In an indirect way, yes a toothache can lead to death.
But it’s not the aching tooth itself, it’s the untreated infection.
How the Infection Starts
The biggest culprit, believe it or not, are pieces of food that get stuck between teeth and are never removed. Tiny fragments of meat, seed, or other hard-to-dissolve foods, get lodged between the teeth and work their way inside the gums. Brushing won’t remove these pieces. Flossing will remove most of these fragments, but some bits of food find their way into places where you don’t habitually floss. Bacteria grows from these food fragments and creates an inflammatory response. An abscess forms (a pocket of pus), and you have a toothache that radiates across your jaw.
Cracked teeth will develop an infection and abscess too. Many people don’t realize they have cracked teeth. The crack is so faint, yet it’s there. It often results in trying to chew unpopped popcorn, cracking open nuts, or using teeth to cut something open.
When Infection Leads to Sepsis
If you ignore an infection, and your body is having trouble fighting it, you may become septic. Normally when the body fights an infection, it releases chemicals to help it slow down the spread of infection. But if your immune system can’t overcome the infection, your body will become so toxic from these chemicals that it causes organ failure, and results in death.
The reason why so many people fail to take tooth infection seriously is because an infected tooth doesn’t immediately impact their ability to work. They still feel strong enough and alert enough to continue working, and therefore delay a visit to the dentist. Meanwhile, when people suffer from a lung infection or stomach infection they often call in sick and take better care of themselves.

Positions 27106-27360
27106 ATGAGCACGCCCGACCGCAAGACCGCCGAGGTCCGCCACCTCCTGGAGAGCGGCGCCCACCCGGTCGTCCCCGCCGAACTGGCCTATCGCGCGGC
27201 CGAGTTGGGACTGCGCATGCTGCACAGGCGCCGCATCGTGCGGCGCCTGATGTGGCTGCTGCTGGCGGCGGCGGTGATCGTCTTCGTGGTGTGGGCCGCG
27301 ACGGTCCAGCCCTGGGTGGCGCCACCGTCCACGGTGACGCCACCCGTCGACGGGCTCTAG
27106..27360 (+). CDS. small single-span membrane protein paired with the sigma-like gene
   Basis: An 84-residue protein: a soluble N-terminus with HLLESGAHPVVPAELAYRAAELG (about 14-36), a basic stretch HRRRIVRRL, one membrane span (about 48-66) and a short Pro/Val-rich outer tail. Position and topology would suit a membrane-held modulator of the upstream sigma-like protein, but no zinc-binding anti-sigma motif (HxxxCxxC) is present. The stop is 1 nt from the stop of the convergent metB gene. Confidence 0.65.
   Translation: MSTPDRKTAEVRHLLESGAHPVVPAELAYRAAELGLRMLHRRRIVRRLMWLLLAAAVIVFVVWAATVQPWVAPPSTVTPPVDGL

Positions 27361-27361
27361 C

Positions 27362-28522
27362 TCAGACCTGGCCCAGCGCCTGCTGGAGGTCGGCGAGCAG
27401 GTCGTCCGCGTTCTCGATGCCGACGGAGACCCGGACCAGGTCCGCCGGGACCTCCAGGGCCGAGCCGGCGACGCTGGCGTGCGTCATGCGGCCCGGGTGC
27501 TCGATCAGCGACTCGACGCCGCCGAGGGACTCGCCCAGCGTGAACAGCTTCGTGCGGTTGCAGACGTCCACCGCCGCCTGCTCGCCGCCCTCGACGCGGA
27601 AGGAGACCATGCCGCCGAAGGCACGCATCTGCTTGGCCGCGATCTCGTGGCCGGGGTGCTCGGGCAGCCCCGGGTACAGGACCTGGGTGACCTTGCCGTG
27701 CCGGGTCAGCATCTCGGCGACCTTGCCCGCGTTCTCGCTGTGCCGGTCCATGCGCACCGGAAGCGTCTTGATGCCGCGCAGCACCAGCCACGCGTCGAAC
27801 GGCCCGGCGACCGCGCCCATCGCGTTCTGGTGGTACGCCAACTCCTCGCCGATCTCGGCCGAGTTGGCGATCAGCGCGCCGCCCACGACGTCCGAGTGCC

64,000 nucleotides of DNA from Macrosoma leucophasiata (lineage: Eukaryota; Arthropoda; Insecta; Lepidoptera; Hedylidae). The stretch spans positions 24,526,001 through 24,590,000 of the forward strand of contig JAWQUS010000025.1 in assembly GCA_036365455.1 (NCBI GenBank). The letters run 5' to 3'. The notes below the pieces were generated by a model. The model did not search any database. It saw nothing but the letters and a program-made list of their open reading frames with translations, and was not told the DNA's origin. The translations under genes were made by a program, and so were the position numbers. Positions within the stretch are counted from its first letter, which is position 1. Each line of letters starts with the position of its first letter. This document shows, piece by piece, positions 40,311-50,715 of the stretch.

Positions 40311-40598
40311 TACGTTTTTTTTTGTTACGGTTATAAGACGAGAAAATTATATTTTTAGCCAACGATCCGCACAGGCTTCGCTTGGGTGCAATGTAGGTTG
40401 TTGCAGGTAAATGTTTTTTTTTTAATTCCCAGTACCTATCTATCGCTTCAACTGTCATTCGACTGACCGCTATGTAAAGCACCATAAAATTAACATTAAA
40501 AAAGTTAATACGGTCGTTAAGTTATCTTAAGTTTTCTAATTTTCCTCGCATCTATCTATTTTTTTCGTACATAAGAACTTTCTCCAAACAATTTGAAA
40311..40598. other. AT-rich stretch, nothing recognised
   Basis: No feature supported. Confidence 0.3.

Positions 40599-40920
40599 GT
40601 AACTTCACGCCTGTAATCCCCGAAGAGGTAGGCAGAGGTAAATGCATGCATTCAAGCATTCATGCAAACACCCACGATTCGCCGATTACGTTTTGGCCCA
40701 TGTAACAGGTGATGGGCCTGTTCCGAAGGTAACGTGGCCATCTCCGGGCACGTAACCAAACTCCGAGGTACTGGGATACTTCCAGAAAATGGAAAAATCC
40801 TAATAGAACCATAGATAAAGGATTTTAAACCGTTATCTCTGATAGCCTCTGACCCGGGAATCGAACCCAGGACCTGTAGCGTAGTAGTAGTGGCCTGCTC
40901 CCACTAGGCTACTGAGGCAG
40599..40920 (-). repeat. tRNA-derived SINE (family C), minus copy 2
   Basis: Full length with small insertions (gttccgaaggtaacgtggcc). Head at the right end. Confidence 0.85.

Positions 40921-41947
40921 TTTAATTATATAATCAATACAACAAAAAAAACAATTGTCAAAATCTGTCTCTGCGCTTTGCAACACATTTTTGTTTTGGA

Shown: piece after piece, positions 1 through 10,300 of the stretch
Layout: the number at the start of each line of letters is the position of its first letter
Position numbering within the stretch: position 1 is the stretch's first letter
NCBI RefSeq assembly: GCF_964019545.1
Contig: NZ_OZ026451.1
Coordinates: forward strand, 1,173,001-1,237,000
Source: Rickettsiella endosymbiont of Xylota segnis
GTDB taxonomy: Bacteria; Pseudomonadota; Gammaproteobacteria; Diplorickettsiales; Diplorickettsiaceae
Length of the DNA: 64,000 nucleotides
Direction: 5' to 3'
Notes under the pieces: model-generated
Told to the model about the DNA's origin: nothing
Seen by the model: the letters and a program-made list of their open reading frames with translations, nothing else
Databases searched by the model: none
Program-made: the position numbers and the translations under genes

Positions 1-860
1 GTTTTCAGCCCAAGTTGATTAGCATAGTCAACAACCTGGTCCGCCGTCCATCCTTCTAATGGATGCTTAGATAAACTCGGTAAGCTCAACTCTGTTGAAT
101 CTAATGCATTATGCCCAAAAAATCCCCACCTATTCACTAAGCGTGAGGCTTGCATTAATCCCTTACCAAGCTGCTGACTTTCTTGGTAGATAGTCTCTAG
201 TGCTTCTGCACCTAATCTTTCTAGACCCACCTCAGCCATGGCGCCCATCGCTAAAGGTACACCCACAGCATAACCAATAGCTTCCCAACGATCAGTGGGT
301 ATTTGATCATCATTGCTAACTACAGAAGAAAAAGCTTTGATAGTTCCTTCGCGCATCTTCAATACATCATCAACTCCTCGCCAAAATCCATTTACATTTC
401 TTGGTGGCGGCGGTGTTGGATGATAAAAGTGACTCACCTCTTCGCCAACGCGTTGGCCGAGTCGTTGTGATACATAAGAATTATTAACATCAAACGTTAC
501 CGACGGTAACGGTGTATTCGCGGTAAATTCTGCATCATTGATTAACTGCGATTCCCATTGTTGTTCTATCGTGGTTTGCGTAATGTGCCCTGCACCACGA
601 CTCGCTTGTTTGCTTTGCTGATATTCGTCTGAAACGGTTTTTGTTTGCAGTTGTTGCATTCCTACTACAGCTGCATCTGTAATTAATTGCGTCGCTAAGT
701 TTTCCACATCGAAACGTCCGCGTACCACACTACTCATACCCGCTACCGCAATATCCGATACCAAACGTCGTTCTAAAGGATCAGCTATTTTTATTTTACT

Ignorance is the Real Cause of Death
If you were vomiting for two straight weeks, you would probably see a doctor right away. Yet, people will tolerate a toothache for months at a time before finally scheduling a dental visit. When you consider the mouth is the primary gateway into the digestive tract and lungs, a month is plenty of time for an infection to spread throughout the body.
Don’t let that infection progress into sepsis.
Flossing is King
Flossing after meals will give you the most mileage out of your teeth. Brushing is also important, but flossing goes even further. You can buy those flosser-picks, they work fine. But a roll of floss material (string) is better because it gives you greater flexibility in reaching all the hard places.